Wales – Recruiting for Year 12 and setting aspirational targets in 2020
KS4 Results Day is usually packed with nervous anticipation, joyous celebration and, sadly for some, deep disappointment. In some ways, 20 August 2020 will be no different, whether conducted in school or electronically and remotely, as students access their results. However, it will still be, hopefully, unique as Year 11 2019-20 sat none of the examinations that led to these results.
Thankfully, after the A Level debacle, the results will now be based on centre-assessed grades.
Until Monday 17 August, a very different set of KS4 results looked set to be released. Qualification Wales was bracing us for a significant downward standardisation of centre-assessed GCSE grades.
On 13 August, this sent shock waves across the system as 42% of all A Level grades had been downgraded in Wales and the potential for a far larger impact on GCSE grades was there for all to see.
By 15 August it was reliably estimated that, purely using the algorithm, around 4.6 million GCSE grades across England and Wales were to be downgraded with no reference to the actual centre-assessed grades. Then on 17 August, the flawed algorithm was at last awarded Grade U.
This graph compares 2020 centre-assessed results at A*-A and A*-C with results from 2009 – 2019.
2020 will be a record year nationally for high GCSE grades in Wales and indeed for many, many schools. The grade rises Qualification Wales was trying to avoid will have happened.
Even as results are being issued on 20 August, schools and colleges throughout the land will be switching tack to finalising Post-16 recruitment and course selection.
At the start of September, as the new cohort of students are welcomed into their school/college and introduced to their A Level / Vocational courses, the focus moves swiftly to aspirational target setting.
This blog focuses on recruiting fairly and setting student targets for the 2020 centre-assessed GCSE grade cohort.
Whatever your school or college’s overall entry requirements for L3 courses are, you will almost certainly have more students who are eligible to take them. Even those courses that require significantly higher subject-specific grades are likely to have many more suitably qualified applicants, having been awarded their results through their centre-assessed grades.
It is also probable that, as the UK plunges into recession, there will be fewer apprenticeships and jobs with training to provide those young people with alternate pathways.
So, the very good news is that sixth forms in schools and colleges look set fair to be bigger than ever before perhaps with fewer of those extremely small and financially unviable sets in minority subjects.
The downside may be that the more marginal sixth form applicants may need much more pastoral and academic support and an effective transition period starting Day One in September to help them start to become sixth form students. In each subject, there may also be significant cohorts who need specialised support to start to grasp the skills they will be expected to develop and master over the next two years.
We would commend making sure students are given chances to be fairly assessed for course suitability in September, not to immediately trample their dreams down so soon after they have gained such good results, but to try your best not to have students following a course they seem most likely to fail.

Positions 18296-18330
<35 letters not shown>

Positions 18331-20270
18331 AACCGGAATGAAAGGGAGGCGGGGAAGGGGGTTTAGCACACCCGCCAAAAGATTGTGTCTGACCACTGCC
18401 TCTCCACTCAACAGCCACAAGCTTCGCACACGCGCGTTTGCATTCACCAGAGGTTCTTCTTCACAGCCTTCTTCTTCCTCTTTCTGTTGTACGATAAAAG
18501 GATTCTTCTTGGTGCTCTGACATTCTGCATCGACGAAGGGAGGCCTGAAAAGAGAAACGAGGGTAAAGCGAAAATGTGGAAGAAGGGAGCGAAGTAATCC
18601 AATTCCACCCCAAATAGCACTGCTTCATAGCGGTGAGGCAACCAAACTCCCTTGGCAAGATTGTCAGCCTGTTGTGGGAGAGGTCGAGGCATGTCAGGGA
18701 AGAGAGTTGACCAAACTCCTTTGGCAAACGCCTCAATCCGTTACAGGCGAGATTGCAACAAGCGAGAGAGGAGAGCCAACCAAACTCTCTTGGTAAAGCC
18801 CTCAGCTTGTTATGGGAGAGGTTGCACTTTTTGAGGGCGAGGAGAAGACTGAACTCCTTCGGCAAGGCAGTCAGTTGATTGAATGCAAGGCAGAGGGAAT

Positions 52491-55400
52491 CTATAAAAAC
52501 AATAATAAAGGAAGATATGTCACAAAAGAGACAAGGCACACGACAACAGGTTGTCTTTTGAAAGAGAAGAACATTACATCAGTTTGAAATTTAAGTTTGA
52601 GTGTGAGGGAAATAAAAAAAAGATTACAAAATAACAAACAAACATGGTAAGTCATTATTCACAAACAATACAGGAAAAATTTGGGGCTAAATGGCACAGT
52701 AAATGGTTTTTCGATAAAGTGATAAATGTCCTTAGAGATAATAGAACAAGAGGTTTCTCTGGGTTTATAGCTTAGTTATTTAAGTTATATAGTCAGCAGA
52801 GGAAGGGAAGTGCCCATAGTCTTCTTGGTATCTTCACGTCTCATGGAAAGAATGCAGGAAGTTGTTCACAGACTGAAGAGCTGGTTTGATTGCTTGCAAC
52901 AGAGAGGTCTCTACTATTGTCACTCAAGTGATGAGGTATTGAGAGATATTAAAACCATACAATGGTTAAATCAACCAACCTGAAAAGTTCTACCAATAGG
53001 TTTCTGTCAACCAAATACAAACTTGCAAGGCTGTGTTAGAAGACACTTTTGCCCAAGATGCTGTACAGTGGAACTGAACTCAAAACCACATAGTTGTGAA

Could some students be encouraged to take four L3 options in September with the reassurance that discussions at the end of September would narrow their choices to three?
Finally, we can be certain that, having lived through lockdown and with no formal schooling since March, many students may have experienced tragic loss, and many may be initially fearful about the safe return to full-time education. They will need reassurance, care and all the support you can provide
Aspirational Target Setting
Alps Minimum Expected Grades (MEGs) are set at the 75th% encouraging our schools and colleges to base their target setting systems around the progress made by the top 25% of students with similar Prior Attainment nationally. There should be no thought that these MEGs represent ceilings and many of our schools and colleges set additional Personalised Targets adding further challenge.
Our A Level MEGs are tabulated here.
Our assumption is that most – if not all – schools and colleges will have some students starting Sixth Form who are in a higher Alps band based on their results on 20 August than they may have been if they had sat all their exams.
This is both a challenge and an opportunity. These students have been rigorously assessed by teachers as having the ability to achieve those awarded grades and, with the right support and guidance, they can now be challenged to hit the heights on their L3 courses.
They must be encouraged to aspire, believe and achieve.
In our Alps Champions training course and webinars in 2019-20, we have been discussing using Alps MEGs sophisticatedly by encouraging teachers and students to additionally set Personalised targets that can be no lower than the original MEG.
This is because in schools and colleges using Alps most effectively Post-16 it is relatively common for students to be challenged to do even better than the 75th% MEG, using Personalised Targets. Adding this additional challenge happens for a variety of reasons:
- How progress in a subject benchmark compares to the MEGs. What Alps grade would you achieve if all the students in your set / subject achieved their MEG?
- How to set a subject or set target which is aspirational enough to achieve a red Alps grade
- How to set each student a personalised target that challenges them to achieve their full potential